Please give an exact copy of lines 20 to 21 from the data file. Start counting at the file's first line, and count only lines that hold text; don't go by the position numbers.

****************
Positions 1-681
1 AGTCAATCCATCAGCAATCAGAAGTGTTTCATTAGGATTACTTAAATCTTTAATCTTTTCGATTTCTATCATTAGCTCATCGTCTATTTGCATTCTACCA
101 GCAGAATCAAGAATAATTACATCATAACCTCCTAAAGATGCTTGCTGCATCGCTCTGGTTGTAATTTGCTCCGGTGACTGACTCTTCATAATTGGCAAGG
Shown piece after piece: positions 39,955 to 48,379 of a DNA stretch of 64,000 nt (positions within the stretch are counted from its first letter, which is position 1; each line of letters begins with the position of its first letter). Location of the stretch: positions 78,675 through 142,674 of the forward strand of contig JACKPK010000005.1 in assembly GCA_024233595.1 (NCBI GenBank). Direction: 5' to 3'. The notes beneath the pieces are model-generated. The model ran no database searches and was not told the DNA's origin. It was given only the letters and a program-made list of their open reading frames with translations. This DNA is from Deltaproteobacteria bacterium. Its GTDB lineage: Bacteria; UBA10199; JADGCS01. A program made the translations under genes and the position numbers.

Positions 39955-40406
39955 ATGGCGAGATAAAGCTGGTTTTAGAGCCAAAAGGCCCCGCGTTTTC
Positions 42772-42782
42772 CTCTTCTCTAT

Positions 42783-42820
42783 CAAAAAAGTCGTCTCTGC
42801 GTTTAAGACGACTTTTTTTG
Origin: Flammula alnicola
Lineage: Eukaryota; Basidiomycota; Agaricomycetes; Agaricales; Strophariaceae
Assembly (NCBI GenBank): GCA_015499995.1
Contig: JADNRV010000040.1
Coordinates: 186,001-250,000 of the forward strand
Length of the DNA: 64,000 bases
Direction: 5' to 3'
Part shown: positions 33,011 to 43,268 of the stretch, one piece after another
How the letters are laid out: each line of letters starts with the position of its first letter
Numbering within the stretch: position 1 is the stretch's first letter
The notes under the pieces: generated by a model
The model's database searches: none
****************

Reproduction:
How the letters are laid out: each line of letters starts with the position of its first letter
Numbering within the stretch: position 1 is the stretch's first letter